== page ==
The court agrees with Magistrate Judge Furse's findings that Ordonez adopted an inconsistent position before the bankruptcy court when she represented that she did not have any administrative claims and that Ordonez succeeded in persuading the bankruptcy Court to adopt her position when it proceeded to discharge her debts without knowledge of her administrative claim against Air Serv.

         However, the court disagrees with the finding that Ordonez would not gain an unfair advantage if not estopped from pursuing her action against Air Serv because she has reopened her bankruptcy. Ordonez filed her EEOC claims and knew of their existence at the time of her bankruptcy. Even if she did not understand the full import of their legal significance, she knew of their existence. It is generally recognized that bankruptcy filers, like Ordonez, have a motive to sweep pending or potential claims under the rug in order to “obtain a discharge free and clear.” Id. at 1157. “[I]t was to their benefit to conceal the claim so that they could receive a full discharge in bankruptcy before proceeding with the lawsuit, because this would allow them to pursue an award for damages without the risk that any of the award would go to their creditors.” Queen v. TA Operating, LLC, 734 F.3d 1081 (10th Cir. 2013).

         Tenth Circuit precedent holds that a party should not be allowed to “back up and benefit from the reopening of [her] bankruptcy only after [her] omission had been exposed.” Eastman, 493 F.3d at 1160. If a party could do so, it “would suggest [] that a debtor should consider disclosing potential assets only if he is caught concealing them. This so-called remedy would only diminish the necessary incentive to provide the bankruptcy court with a truthful disclosure of the debtor's assets.” Id. The purpose of judicial estoppel in these circumstances is to prevent “a perception that the bankruptcy court was misled.” Queen, 734 F.3d at 1091.

         The Report and Recommendation cites to Hanley v. Trizetto Corp., No. 13-CV-01667-KLM, 2014 WL 4212719, at *1 (D. Colo. Aug. 26, 2014) in support of its conclusion that Ordonez did not have a motive to conceal her EEOC claim, did not have knowledge of her obligation to disclose her claim to the Bankruptcy Court, and that the equities in the case weigh against judicial estoppel. However, there are striking difference between this case and Hanley. In Hanley, the plaintiff sought to reopen her bankruptcy before the defendant raised the issue and the plaintiff entered into an agreement with the bankruptcy trustee to pay $25, 000 into the estate at the time of the agreement and to forfeit ten percent of her net recovery to the estate in exchange for the right to pursue the lawsuit.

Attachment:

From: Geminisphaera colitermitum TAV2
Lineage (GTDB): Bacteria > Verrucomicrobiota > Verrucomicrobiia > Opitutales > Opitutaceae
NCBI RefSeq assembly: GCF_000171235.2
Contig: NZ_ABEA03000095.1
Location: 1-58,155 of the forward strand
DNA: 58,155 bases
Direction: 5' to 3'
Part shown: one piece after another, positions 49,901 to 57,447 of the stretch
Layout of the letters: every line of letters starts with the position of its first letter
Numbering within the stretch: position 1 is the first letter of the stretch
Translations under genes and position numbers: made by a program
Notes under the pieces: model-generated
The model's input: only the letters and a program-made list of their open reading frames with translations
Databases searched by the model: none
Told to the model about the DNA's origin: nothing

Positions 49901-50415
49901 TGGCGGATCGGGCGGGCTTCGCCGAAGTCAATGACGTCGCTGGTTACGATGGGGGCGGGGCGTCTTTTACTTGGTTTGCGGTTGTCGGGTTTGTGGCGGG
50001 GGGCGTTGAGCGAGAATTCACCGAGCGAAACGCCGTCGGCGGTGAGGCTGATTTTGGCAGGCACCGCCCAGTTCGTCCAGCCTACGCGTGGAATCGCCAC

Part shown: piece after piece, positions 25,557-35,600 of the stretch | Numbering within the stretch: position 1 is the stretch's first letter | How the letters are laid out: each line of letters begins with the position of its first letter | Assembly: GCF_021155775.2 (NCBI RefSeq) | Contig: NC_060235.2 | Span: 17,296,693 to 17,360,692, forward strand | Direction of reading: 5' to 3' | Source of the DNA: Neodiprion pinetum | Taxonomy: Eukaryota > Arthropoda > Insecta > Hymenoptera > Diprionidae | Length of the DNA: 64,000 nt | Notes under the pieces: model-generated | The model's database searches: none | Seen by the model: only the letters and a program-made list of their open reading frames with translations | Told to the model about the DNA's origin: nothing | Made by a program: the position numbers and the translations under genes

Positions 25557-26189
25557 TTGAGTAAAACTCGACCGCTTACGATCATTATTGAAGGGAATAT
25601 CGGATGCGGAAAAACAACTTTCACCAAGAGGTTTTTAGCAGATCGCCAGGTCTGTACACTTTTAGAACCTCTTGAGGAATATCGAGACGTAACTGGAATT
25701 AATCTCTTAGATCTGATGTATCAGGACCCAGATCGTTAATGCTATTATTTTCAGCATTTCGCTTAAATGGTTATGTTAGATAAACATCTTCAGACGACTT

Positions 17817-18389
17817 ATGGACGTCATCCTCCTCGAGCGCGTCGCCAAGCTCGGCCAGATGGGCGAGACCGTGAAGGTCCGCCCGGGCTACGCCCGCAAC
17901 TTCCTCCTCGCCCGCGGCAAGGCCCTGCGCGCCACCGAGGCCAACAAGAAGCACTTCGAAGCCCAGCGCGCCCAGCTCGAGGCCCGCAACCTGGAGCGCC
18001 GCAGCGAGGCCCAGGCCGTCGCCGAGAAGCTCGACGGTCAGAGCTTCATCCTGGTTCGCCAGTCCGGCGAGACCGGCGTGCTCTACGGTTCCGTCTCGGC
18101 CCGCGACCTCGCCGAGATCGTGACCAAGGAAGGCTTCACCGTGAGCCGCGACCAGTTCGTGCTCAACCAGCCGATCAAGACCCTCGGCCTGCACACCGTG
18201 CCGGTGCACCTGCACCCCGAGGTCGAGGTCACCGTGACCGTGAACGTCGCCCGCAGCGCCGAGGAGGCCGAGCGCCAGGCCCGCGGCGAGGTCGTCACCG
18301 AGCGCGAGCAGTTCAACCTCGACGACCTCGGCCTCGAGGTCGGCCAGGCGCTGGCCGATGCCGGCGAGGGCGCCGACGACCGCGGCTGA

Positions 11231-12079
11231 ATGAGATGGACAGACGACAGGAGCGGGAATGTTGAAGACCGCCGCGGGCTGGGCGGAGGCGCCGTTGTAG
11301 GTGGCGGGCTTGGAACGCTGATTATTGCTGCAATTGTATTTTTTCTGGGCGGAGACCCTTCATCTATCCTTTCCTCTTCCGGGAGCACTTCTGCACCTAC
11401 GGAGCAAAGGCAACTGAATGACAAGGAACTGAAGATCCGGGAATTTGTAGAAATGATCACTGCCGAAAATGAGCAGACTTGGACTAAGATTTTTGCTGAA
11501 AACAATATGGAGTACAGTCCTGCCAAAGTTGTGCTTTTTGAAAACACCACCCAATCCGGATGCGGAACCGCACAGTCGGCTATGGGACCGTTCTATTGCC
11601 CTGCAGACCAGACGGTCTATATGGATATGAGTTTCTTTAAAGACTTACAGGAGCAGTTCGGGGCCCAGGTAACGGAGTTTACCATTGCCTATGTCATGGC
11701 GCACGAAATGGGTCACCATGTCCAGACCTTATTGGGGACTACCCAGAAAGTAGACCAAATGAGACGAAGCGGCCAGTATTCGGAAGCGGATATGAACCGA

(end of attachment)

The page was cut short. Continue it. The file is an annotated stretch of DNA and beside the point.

In this case, Ordonez did not attempt to reopen her bankruptcy until after Air Serv exposed her misrepresentations, she did not amend her bankruptcy filings, and she moved to convert her Chapter 7 case to a Chapter 13 case, which will harm rather than help her creditors. Plaintiff has not done anything like the plaintiff in Hanley to work out an agreement with the bankruptcy trustee. Rather, Ordonez continues to take actions to receive the maximum potential benefit. These actions demonstrate her knowledge and understanding of the system as well as her motives for taking such actions throughout the proceedings. The court cannot excuse such conduct merely because Ordonez is a pro se litigant. The court concludes that Tenth Circuit precedent directs the application of judicial estoppel in this type of case.

         Based on the above reasoning, the court refuses to adopt the Report and Recommendation and grants Defendant Air Serv's motion for summary judgment on judicial estoppel grounds. Plaintiffs claims against Air Serv are dismissed in their entirety. After Magistrate Judge Furse rules on the pending Motion for ...